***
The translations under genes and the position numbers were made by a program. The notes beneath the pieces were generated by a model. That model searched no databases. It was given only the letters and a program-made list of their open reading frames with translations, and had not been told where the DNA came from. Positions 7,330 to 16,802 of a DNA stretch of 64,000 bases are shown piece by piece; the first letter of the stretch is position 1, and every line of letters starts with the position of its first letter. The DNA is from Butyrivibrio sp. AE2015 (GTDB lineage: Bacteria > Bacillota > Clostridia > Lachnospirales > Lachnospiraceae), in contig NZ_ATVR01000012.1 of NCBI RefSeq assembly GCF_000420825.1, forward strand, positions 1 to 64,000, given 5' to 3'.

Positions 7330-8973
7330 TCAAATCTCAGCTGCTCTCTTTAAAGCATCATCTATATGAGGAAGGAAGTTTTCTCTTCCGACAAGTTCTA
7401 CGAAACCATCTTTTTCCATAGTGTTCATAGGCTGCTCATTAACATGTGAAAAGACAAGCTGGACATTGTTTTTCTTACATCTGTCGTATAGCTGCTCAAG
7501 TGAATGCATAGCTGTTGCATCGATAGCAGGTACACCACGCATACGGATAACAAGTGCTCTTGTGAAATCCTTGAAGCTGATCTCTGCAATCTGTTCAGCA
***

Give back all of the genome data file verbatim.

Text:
The translations under genes and the position numbers were made by a program. The notes beneath the pieces were generated by a model. That model searched no databases. It was given only the letters and a program-made list of their open reading frames with translations, and had not been told where the DNA came from. Positions 7,330 to 16,802 of a DNA stretch of 64,000 bases are shown piece by piece; the first letter of the stretch is position 1, and every line of letters starts with the position of its first letter. The DNA is from Butyrivibrio sp. AE2015 (GTDB lineage: Bacteria > Bacillota > Clostridia > Lachnospirales > Lachnospiraceae), in contig NZ_ATVR01000012.1 of NCBI RefSeq assembly GCF_000420825.1, forward strand, positions 1 to 64,000, given 5' to 3'.

Positions 7330-8973
7330 TCAAATCTCAGCTGCTCTCTTTAAAGCATCATCTATATGAGGAAGGAAGTTTTCTCTTCCGACAAGTTCTA
7401 CGAAACCATCTTTTTCCATAGTGTTCATAGGCTGCTCATTAACATGTGAAAAGACAAGCTGGACATTGTTTTTCTTACATCTGTCGTATAGCTGCTCAAG
7501 TGAATGCATAGCTGTTGCATCGATAGCAGGTACACCACGCATACGGATAACAAGTGCTCTTGTGAAATCCTTGAAGCTGATCTCTGCAATCTGTTCAGCA